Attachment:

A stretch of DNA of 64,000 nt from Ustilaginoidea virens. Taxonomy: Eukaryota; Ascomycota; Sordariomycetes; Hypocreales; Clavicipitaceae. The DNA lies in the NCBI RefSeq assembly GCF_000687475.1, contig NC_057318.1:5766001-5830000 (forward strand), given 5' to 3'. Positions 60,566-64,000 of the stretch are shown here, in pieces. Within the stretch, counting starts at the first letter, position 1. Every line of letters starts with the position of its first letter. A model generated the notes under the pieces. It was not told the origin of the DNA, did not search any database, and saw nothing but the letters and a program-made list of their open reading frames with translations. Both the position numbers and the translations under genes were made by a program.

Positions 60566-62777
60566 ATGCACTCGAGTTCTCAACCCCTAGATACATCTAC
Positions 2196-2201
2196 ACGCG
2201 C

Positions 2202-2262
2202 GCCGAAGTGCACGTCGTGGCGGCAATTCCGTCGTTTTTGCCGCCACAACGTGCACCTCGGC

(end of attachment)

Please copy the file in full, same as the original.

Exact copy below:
A stretch of DNA of 64,000 nt from Ustilaginoidea virens. Taxonomy: Eukaryota; Ascomycota; Sordariomycetes; Hypocreales; Clavicipitaceae. The DNA lies in the NCBI RefSeq assembly GCF_000687475.1, contig NC_057318.1:5766001-5830000 (forward strand), given 5' to 3'. Positions 60,566-64,000 of the stretch are shown here, in pieces. Within the stretch, counting starts at the first letter, position 1. Every line of letters starts with the position of its first letter. A model generated the notes under the pieces. It was not told the origin of the DNA, did not search any database, and saw nothing but the letters and a program-made list of their open reading frames with translations. Both the position numbers and the translations under genes were made by a program.

Positions 60566-62777
60566 ATGCACTCGAGTTCTCAACCCCTAGATACATCTAC
Positions 2196-2201
2196 ACGCG
2201 C

Positions 2202-2262
2202 GCCGAAGTGCACGTCGTGGCGGCAATTCCGTCGTTTTTGCCGCCACAACGTGCACCTCGGC